JET’s ‘Golden Pond’ is golden indeed
WALLED LAKE, Mich.— The Jewish Ensemble Theatre’s staging of Ernest Thompson’s On Golden Pond seems appropriately autumnal as its story chases from spring to fall in and exploration of the leaf-changing, life-changing dynamics that color family relationships. The focus of this charming story is the love between parents and their adult children, and between the aging spouses themselves who are approaching the last season of their lives.
The story of Thompson’s play (and his subsequent film with Henry Fonda, Katherine Hepburn and Jane Fonda) skims like a stone across the pond’s surface, touching lightly on themes of familial love, generational differences, harbored resentments, and acquiescing to the healing power of love. It is a small story that speaks to us in a big way because the emotional truths are eternally relevant. Although the play is 40 years old and set in the mid-to-late ‘70s, we can still listen to the characters and think, ‘oh yes… I’ve met you before … I recognize you.’
The play begins with Ethel and Norman Thayer opening up their family home on Golden Pond in Maine. It’s where they’ve spent countless summers as a family and where Ethel lived as a child, infused throughout with reminiscences both good and bad. Norman is a die-hard curmudgeon unnerved by his impending 80th birthday and the terrifying memory losses he tries to hide from Ethel. Ethel is creeping up on 70, but she is a lovely, witty, energetic and gracious woman who excels in living in the moment.
Norman is estranged from their only daughter, Chelsea, who lives in LA and hasn’t visited Golden Pond in years. We learn that Norman managed to antagonize her over the years through unrealistic expectations and unrelenting judgement. Chelsea’s major failing, we are given to understand, is that she wasn’t a son.
In periodic visits from family friend and local mail man Charlie Martin, we get a better view of life on Golden Pond. Charlie is described as Chelsea’s “summer boyfriend for 12 years” and it’s clear that as cheerful as Charlie is, he never quite got over her. We also witness, first-hand, how Norman’s caustic wit can undermine otherwise happy, confident people.
Ethel has convinced Chelsea to visit for Norman’s 80th birthday and she arrives with a serious boyfriend, Bill Ray, his 13-year-old son, Billy Jr., and a sizeable chip on her shoulder. Ultimately, it’s arranged for Billy to spend a month on Golden Pond while Chelsea and Bill tour Europe. Norman and Billy strike up an unlikely relationship, leavened, perhaps, by Norman’s awareness of his own failings and increasing dependency. And when Chelsea returns from Europe, we see that she, too, has lowered her armor.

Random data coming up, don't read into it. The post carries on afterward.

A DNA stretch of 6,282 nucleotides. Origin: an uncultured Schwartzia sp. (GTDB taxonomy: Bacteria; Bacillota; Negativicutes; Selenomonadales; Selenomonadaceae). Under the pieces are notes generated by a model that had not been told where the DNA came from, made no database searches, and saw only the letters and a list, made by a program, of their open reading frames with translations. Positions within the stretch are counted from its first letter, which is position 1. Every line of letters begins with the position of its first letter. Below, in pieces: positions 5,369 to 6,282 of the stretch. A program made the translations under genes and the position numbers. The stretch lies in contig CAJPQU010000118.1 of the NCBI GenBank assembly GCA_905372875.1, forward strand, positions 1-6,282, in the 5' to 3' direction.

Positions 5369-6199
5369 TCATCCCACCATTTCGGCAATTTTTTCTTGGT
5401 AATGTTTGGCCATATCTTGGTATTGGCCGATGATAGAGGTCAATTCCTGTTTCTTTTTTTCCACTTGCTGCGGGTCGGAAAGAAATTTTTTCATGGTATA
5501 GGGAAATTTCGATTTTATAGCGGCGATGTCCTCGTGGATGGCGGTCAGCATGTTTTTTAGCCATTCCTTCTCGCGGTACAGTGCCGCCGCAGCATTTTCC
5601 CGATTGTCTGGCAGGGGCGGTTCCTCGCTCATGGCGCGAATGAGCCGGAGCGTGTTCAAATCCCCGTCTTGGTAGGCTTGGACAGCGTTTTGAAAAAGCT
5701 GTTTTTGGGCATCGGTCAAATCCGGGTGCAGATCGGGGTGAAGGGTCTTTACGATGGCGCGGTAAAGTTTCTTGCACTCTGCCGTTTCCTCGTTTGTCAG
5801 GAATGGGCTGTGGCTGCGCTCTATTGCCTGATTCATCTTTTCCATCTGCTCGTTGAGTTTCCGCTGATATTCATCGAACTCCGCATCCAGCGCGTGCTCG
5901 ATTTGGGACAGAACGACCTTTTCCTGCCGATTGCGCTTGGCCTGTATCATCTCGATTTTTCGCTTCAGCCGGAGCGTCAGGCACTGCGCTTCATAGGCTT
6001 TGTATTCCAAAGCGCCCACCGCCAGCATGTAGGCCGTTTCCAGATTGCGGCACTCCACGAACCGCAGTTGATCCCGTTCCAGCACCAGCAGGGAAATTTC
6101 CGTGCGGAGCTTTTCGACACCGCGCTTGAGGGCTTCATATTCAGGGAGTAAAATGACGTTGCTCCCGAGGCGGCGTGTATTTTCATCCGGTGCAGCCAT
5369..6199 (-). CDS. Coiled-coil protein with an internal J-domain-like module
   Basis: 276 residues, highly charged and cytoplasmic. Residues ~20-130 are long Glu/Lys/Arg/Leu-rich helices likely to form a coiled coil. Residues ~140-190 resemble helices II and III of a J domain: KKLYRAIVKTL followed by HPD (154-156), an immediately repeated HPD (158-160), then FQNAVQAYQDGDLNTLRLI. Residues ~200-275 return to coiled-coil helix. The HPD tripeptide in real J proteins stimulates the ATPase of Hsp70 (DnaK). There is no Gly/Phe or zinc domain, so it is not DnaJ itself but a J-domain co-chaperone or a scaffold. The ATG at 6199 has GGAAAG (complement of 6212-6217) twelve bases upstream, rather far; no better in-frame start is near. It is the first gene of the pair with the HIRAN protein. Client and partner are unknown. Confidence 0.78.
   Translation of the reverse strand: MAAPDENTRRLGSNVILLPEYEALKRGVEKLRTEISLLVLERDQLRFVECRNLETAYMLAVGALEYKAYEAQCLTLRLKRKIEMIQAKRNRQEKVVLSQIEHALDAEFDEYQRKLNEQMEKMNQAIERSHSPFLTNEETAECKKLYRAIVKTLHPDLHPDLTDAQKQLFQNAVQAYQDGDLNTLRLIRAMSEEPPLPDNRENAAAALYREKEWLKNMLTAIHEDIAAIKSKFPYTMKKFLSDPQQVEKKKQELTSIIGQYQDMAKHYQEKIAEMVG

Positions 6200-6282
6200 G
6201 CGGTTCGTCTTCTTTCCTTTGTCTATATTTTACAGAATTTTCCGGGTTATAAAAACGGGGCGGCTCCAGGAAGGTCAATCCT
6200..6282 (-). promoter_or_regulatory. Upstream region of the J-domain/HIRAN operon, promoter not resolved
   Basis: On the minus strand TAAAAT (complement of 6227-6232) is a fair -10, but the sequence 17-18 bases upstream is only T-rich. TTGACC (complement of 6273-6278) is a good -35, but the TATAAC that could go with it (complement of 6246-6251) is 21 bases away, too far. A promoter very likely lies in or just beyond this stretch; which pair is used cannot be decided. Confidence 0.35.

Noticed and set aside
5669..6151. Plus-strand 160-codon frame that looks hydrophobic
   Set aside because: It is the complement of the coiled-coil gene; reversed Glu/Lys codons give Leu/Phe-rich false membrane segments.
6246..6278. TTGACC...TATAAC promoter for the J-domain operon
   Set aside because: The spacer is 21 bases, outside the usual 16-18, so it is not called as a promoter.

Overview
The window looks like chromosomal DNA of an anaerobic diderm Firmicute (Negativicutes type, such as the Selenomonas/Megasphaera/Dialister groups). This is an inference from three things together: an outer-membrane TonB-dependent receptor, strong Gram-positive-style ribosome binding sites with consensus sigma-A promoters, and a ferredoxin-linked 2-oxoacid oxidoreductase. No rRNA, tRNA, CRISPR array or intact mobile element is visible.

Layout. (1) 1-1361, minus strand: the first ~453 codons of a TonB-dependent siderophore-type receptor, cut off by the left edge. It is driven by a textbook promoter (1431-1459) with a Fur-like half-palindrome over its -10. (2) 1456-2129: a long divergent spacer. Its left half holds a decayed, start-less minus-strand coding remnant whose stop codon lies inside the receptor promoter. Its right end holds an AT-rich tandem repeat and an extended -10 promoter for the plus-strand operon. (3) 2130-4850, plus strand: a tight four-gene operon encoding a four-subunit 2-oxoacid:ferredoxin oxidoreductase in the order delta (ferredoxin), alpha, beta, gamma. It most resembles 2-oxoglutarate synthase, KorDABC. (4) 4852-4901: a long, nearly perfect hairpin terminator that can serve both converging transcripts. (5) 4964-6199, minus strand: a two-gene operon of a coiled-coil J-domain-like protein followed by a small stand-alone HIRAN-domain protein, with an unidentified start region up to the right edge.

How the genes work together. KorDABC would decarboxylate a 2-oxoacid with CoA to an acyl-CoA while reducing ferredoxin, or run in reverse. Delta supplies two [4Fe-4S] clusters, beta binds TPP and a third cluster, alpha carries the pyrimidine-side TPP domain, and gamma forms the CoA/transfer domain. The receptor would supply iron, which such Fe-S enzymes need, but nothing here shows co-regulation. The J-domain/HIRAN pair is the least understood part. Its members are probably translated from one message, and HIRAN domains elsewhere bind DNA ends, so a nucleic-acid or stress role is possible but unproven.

This isn’t a cheesy “love conquers all” story – but in the end, love kicks some serious butt. And that makes this play endlessly satisfying for all generations.
On Golden Pond is directed by Lynch Travis with his characteristic insight into what is tender, true and flawed in all of us. The characters in this play are fully realized human beings, breathed to life by a dream-team cast of veterans that includes Thomas D. Mahard (Norman Thayer, Jr.), Linda Rabin Hammell (Ethel Thayer), Dan Morrison (Charlie Martin), Melissa Beckwith (Chelsea Thayer Wayne), and Keith Kalinowski (Bill Ray) – plus 12-year-old newcomer Kazimir Kudek (Billy Ray). It’s a joy to watch the actors in action – and reveal the dynamics of ensemble theatre.
The other ubiquitous character in this play is the setting itself – the home on Golden Pond. This is beautifully captured through the collaboration of a design team that includes Set Designer Emily Willemse, Lighting Designer Neil Koivu, and Sound Designer Jim Davis. All the action happens in the house, with its heavy wooden furniture, knitted afghans, stacks of books and boardgames, and photo-laden fireplace mantel. We can feel the sunlight reflected off the lake, pouring through mullioned windows, and listen to the thrum of insects and songbirds, punctuated by the cry of loons. Costume design by Mary Copenhagen does a nice job of distinguishing the California crowd from the L.L. Bean set, and even the incidental music makes us happy to spend time at the lake.
This JET production of On Golden Pond, staged in their convenient new Walled Lake space, offers a perfect end-of-summer escape – rich with laughter, little moralizing, and much to admire.